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Schmidt: 'I'm a little bit broken... you carry your scars more than your successes'

The Ireland head coach’s six-year tenure came to an end with a crushing defeat to the All Blacks.

WITH THE CRESTFALLEN and now retired Rory Best sitting alongside him, Joe Schmidt looked like he had seen a ghost. 

The Ireland boss went on to admit that his team’s drop-off in form since the heights of 2018 had perhaps been down to an obsession with winning a World Cup quarter-final. 

This was a horrible note on which to end his six-year tenure as Ireland head coach, a reign that has brought a Grand Slam, two other Six Nations titles, a series win in Australia and two wins over the All Blacks.

joe-schmidt-with-cj-stander-after-the-game Source: Dan Sheridan/INPHO

It would be cruel if Schmidt was remembered only for two World Cup quarter-final defeats. The majority of fans won’t see his time in charge as a failure, but those two knock-out games will haunt the New Zealander as he moves on from the job.

“You tend to carry your scars a lot more than your successes and those scars are deep,” said a dejected Schmidt in Tokyo Stadium after his team had been hammered 46-14 by the All Blacks in the World Cup quarter-finals.

This scar will be deeper than the one from four years ago when Ireland were beaten by Argentina after losing five key players to injury and suspension.

“That’s why I’m a little bit broken,” said Schmidt. “I think when I get some distance to reflect on maybe 75 Test matches and we’ve won 74% of them, there have been some incredibly good days.

“I don’t think they get washed away by two defeats in days where we are incredibly disappointed. I felt we had good reason four years ago when we lost our leadership before the quarter-final.

“Today, we just met a team who I think are number one in the world for a reason.

“If you’re not on the money, you’re going to be incredibly disappointed and I am.”

Schmidt said he doesn’t “really have an excuse for it or a reason for it” when asked about Ireland’s deeply damaging error count against the Kiwis in Tokyo.

joe-schmidt-walks-down-through-the-crowd-after-the-game Source: Dan Sheridan/INPHO

Ireland’s concession of 17 turnovers, many of them handling errors, was alarming and Schmidt admitted that perhaps his team had become too obsessed with this World Cup quarter-final after beating the All Blacks in Dublin last November.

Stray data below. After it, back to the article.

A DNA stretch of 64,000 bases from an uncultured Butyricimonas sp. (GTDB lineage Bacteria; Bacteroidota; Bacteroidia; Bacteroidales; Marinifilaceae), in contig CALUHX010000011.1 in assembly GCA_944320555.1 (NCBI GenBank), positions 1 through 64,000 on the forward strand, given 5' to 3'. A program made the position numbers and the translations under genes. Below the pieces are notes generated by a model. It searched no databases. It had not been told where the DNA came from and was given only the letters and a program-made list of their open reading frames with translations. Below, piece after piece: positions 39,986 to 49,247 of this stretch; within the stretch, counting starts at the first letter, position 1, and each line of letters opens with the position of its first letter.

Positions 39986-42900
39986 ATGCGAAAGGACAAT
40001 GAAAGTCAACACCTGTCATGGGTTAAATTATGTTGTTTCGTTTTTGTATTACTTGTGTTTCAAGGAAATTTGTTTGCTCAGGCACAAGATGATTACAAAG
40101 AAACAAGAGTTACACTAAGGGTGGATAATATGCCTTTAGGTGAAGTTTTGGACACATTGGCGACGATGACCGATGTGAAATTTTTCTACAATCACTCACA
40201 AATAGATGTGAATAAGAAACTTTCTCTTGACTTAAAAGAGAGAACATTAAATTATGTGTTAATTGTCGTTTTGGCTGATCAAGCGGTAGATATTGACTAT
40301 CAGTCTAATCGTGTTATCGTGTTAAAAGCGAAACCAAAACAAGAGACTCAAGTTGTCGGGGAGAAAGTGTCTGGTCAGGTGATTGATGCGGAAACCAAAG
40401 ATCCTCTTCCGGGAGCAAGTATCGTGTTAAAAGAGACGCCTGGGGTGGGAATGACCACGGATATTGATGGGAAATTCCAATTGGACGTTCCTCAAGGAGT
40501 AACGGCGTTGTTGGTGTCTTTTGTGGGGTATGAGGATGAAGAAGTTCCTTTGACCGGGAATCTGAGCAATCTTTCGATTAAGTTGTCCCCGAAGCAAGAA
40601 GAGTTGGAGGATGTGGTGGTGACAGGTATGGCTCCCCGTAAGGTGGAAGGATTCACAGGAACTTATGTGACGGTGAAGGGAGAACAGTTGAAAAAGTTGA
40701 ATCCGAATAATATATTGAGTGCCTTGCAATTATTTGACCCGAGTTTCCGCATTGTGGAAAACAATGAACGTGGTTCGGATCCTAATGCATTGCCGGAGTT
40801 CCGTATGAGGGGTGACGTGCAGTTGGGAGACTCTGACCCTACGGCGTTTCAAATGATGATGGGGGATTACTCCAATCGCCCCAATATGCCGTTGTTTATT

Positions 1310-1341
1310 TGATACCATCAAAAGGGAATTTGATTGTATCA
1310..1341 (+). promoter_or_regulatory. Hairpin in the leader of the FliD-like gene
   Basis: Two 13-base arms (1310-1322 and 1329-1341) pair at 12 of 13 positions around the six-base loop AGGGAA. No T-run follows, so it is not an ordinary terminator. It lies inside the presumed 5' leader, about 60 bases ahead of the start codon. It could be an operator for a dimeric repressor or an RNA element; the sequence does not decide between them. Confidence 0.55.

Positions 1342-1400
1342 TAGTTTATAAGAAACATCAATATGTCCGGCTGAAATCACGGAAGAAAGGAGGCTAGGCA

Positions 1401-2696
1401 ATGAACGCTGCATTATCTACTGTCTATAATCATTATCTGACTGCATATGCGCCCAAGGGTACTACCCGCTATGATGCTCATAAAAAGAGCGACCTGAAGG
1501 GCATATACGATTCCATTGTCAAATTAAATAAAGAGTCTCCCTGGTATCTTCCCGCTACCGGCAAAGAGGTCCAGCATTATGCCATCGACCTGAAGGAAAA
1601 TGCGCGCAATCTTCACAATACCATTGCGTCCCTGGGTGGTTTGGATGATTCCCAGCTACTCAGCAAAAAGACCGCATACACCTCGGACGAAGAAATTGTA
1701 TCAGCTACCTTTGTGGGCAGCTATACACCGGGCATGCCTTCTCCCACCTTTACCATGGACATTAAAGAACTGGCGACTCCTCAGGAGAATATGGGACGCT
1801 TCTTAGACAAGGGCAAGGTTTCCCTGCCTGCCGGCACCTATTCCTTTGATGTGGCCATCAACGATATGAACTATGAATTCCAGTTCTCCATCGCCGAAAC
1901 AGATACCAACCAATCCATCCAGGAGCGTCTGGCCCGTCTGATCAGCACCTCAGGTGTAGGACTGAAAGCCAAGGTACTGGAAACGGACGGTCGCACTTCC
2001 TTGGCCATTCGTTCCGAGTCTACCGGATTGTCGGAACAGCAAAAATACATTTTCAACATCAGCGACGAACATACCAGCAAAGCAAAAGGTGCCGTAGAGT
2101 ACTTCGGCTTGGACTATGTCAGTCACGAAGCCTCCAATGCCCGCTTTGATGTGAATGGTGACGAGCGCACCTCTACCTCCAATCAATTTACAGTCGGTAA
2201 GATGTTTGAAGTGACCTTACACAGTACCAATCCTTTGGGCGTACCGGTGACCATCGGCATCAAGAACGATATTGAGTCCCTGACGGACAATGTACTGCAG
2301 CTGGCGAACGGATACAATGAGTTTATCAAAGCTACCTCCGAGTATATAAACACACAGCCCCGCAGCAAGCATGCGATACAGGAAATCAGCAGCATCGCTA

It means Ireland still haven’t won a knock-out game at a World Cup in their history. 

“It’s a tough question,” said Schmidt when asked why that is the case. “This group of players have achieved a lot and that’s the one thing that remains and it continues to remain elusive so we’re incredibly disappointed.

“Heartbroken wouldn’t be too far away from how I feel and how the players feel right now.

“Because right after the November series when we played the All Blacks last year we decided to make sure that this was our target.

“Maybe it consumed us a little bit and we got distracted from our game-to-game focus.”

Ireland’s decline since those heights of 2018 – when they won a Grand Slam, beat the Aussies in a series Down Under, then stunned the All Blacks – has been tough to fathom.


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“I think there’s always a myriad of factors,” said Schmidt on that drop-off.

“I do think when you hit a height there is always a little bit of a drop because it’s not perfect. We work with human beings and inevitably when you’ve reached a height there is, certainly not complacency, but there was an unfortunate aiming up for this tournament.

joe-schmidt-walks-down-through-the-crowd-after-the-game Source: Dan Sheridan/INPHO

“One of the things we tried to do was experiment a little bit in the Six Nations, give some responsibility to a few younger players, try to build the group.

“We tried to use the Six Nations as a platform for that. Because we had won three of the last five of them, this [World Cup] is really what we wanted.

“And so that’s why it’s so devastating that we didn’t produce the performance that we needed on the night and while there might be reasons for that with the short week that we had and the niggles that we had so that we weren’t quite as re-generated as we would have liked to have been.

“That error count makes it incredibly hard. I don’t really have a reason for that, other than on the night there was always anxiety, there are always guys who might overreach and as a result you don’t get the performance that you’re looking for.”

About the author:

Murray Kinsella  / Reports from Tokyo Stadium

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